The First Pan-African Congress

On February 19, 1919, the first Pan-African Congress took place in Paris. Under the leadership of W.E.B. Du Bois, the congress marked a turning point in the fight for Africa’s liberation from European colonialism.

Du Bois was one of the most influential intellectual writers and an anti-colonial socialist, who had a deep commitment to Pan-Africanism. He understood that the struggle for racial equality in America was interconnected with the struggle for African independence.

The congress brought together 57 delegates from across the African continent, Europe, and the Americas to address the challenges facing Africans worldwide. The delegates represented fifteen countries; including Senegal, Nigeria, South Africa, Haiti, and the United States.

Despite facing challenges such as denial of passports by the US and British governments, the delegates were able to make significant progress. The congress adopted several resolutions, including the demand for an end to colonial rule and discrimination against Africans. They also called for the recognition of African culture and history and the establishment of a permanent Pan-African organization.

The cost of liberty is less than the price of repression

W.E.B. Du Bois

The congress’s political and philosophical results were fundamental for the subsequent decolonization of Africa. They inspired anti-colonial and nationalist movements across the continent, and their call for self-determination and political autonomy for African nations laid the groundwork for the subsequent emergence of independent African states.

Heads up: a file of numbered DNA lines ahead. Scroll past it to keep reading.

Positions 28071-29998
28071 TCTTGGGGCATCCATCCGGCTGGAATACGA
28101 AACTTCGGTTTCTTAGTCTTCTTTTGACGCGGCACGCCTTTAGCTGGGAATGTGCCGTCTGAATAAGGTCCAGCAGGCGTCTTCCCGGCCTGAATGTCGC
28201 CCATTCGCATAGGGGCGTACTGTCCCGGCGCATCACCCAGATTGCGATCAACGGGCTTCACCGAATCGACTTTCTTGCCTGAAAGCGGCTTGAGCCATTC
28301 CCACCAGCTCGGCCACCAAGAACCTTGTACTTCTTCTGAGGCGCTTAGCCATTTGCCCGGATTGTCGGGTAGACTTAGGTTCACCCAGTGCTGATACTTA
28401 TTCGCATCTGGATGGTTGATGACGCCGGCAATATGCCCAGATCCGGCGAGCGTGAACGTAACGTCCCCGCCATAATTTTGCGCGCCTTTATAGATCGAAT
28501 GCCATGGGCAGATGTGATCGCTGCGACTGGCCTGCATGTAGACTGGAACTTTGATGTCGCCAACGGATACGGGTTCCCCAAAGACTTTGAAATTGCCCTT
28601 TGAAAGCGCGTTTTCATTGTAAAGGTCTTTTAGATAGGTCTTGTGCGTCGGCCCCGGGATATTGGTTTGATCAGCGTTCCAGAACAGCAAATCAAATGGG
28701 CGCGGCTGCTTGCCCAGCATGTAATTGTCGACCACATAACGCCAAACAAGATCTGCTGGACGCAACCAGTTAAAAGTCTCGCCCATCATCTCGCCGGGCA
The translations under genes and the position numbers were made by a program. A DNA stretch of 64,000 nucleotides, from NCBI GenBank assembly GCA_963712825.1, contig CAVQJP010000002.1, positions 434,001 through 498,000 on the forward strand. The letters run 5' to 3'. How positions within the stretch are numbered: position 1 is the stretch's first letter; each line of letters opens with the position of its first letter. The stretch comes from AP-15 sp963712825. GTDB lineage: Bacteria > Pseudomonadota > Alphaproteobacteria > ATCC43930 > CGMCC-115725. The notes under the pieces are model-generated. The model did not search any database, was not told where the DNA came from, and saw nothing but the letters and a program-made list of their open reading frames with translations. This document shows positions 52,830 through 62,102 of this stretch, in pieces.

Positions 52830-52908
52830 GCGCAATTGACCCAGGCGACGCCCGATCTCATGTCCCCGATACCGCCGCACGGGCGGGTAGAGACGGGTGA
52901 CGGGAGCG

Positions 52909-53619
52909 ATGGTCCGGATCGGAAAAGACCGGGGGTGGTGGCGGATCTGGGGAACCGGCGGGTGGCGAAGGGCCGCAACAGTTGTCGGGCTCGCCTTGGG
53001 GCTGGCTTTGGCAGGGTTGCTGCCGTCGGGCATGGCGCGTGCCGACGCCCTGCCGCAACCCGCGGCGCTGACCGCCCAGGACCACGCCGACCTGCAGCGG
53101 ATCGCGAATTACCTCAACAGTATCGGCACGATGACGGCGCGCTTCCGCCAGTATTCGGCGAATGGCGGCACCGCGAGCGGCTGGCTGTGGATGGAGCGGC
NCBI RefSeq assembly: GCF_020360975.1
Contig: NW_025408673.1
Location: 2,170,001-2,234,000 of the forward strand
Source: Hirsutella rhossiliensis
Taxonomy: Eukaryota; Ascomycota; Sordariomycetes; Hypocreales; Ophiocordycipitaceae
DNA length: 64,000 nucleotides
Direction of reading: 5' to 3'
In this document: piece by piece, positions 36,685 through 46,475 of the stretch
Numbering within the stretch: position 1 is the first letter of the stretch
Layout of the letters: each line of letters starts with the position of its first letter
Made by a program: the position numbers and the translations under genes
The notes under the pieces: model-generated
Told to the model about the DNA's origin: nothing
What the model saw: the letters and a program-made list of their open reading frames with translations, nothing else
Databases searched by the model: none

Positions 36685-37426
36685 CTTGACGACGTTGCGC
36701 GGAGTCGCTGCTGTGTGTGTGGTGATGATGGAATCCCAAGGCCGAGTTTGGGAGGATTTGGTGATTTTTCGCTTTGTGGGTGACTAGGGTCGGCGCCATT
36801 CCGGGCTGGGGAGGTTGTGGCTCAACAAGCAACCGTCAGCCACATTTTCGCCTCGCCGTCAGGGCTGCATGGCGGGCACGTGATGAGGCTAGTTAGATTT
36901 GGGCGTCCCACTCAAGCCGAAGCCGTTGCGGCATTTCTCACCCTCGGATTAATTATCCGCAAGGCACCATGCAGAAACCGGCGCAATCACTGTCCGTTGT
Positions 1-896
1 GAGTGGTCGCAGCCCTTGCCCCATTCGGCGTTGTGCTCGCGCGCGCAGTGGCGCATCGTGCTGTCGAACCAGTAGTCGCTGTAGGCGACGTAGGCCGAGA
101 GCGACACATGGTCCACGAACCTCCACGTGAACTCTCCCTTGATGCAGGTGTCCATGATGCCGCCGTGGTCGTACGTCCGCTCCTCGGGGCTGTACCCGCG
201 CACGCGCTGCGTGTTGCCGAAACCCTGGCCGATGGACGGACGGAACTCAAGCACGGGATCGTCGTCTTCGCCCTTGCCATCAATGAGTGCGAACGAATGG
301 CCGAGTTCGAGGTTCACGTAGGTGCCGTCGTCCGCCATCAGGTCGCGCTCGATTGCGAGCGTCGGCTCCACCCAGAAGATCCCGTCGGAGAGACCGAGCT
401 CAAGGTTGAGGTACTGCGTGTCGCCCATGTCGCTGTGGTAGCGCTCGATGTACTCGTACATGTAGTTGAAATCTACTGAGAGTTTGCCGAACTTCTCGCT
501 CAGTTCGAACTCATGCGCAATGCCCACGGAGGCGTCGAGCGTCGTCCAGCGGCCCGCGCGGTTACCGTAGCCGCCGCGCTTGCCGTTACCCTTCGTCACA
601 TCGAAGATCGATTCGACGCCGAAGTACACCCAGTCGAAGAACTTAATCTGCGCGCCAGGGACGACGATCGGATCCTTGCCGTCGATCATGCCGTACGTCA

Moreover, the congress’s emphasis on Pan-African unity and solidarity played a crucial role in the emergence of Pan-African organizations such as the African Union, which continue to promote African unity and cooperation today.

The first Pan-African Congress was a significant moment in the history of Africa and the global struggle for racial and economic justice. The congress’s demand for the end of colonialism and discrimination against Africans was crucial for the subsequent decolonization of Africa. The Pan-African Congress stood openly against imperialism and for socialism.

Their emphasis on Pan-African unity and solidarity inspired generations of African leaders and anti-colonial movements and continues to shape African politics and culture today.